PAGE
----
Mayor Moran invoked arguments that the state made in countering Bridgeport's bankruptcy filing. "Attorney General Blumenthal clearly stated in the bankruptcy proceedings that the state should be given the opportunity to work with and assist the city of Bridgeport," the mayor said. "That time has come!"

Gov. Weicker was considering the request, but had not decided on it yesterday, Mr. Cutler said. He added that the governor saw the city's bankruptcy filing as antithetical to attempts to enlist additional state aid. But, he said, Mayor Moran did not agree to shelve the city's bankruptcy bid.

The mayor intends to draw $2.5 million from the city's cash balances if the governor does not offer to pay the bill, sources said.

But the state's affirmation yesterday of its position that the cash is off limits could help the city in appealing the Aug. 1 ruling that halted its bankruptcy petition.

If the city does not appeal that ruling, it could also file a new petition, according to Jeffrey Cohen, a Denver-based bankruptcy lawyer. Mr. Cohen said Bridgeport's apparent plan is to prove it is actually insolvent or spend its money until it meets the insolvency test that Judge Shiff established in his Aug. 1 ruling -- that the city be able to predict default in its current fiscal year, or the coming year for which a budget has been adopted.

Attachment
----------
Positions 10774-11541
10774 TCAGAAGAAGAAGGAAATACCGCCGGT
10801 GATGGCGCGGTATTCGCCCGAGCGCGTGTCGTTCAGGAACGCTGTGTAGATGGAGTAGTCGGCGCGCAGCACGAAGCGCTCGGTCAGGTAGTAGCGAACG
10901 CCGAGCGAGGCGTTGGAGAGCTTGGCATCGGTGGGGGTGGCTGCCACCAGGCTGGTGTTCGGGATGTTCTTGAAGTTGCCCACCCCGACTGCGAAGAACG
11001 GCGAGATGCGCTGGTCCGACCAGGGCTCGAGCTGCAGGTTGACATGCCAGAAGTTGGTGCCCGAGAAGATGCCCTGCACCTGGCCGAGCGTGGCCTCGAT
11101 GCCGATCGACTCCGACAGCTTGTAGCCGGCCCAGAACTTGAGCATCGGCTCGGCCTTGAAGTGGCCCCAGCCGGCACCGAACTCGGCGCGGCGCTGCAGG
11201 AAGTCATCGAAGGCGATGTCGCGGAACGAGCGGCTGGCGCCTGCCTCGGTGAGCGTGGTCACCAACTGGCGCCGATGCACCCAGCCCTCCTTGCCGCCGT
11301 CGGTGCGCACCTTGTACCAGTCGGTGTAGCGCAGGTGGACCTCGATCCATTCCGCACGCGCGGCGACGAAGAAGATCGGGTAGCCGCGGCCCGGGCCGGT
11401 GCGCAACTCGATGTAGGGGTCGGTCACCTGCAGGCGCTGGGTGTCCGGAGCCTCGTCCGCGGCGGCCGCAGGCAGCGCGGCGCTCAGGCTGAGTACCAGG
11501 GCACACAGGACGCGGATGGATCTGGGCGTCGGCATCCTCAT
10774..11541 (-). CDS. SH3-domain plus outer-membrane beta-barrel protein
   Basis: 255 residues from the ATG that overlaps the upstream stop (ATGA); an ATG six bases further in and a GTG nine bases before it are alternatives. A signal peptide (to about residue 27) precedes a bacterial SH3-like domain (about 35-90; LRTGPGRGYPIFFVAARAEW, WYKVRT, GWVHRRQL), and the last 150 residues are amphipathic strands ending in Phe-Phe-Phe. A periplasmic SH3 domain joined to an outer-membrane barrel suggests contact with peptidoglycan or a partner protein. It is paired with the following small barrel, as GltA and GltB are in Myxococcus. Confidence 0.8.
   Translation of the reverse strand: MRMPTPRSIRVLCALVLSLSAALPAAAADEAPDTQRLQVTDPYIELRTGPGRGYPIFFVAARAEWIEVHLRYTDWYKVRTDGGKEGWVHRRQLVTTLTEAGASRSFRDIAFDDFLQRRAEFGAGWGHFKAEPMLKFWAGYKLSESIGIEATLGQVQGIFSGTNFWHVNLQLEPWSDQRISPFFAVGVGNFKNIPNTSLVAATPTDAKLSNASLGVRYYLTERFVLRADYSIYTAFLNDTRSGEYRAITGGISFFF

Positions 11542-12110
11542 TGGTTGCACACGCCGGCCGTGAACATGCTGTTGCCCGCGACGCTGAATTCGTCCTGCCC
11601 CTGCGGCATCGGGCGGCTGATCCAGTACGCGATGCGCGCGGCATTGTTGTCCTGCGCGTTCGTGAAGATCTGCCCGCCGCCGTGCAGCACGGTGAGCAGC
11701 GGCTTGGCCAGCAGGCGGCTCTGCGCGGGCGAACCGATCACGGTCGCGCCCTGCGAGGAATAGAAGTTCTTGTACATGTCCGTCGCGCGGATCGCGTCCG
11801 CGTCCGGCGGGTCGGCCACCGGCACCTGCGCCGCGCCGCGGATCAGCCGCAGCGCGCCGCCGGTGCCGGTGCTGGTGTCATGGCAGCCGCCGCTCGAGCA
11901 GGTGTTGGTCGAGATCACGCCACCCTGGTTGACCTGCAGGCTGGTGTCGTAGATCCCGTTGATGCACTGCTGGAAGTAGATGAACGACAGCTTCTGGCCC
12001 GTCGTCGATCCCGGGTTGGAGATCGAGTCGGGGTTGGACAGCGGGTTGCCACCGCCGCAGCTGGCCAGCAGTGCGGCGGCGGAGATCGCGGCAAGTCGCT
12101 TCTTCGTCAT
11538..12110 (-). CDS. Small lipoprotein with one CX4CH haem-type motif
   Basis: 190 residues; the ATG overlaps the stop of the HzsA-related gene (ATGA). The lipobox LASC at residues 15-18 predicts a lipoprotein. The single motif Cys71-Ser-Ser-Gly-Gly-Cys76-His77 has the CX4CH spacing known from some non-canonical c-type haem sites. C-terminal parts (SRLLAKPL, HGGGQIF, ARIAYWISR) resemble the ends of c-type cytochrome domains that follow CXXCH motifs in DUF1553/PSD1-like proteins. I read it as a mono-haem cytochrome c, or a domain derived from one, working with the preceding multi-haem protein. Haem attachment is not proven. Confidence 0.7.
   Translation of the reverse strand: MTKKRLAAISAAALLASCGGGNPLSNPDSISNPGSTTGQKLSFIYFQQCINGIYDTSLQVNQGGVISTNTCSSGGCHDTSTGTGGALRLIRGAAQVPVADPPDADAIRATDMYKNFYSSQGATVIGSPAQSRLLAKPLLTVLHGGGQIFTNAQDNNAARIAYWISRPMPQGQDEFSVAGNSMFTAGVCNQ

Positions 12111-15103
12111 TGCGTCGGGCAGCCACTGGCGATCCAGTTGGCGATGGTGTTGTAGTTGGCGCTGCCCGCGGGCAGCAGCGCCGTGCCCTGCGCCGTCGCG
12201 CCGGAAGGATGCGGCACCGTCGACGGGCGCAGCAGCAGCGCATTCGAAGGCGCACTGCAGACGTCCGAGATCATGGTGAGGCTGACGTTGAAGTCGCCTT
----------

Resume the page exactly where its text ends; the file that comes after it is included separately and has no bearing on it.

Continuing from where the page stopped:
Mr. White said, "They're going to say, 'we need a hundred policemen, and we're going to pay for it and go broke. If you don't like it, tough.'"

And Mr. Cohen said the city could succeed. "The whole social fabric is falling apart," he said, adding that the key would be proving that the city actually needs to hire more policemen than it now employs.

Mr. Cohen said the state's position that Bridgeport cannot touch its $25 million in cash reserves was "not fair." While in court, Attorney General Richard Blumenthal and other lawyers for the state cited that residual balance as evidence the city was solvent. But now, state officials seem to be forbidding the city to use the money to bridge budget gaps.

"That's the fundamental contradiction," Mr. Cohen said. "You can't hold the city hostage to Wall Street. I think there's a real contradiction in the state's position."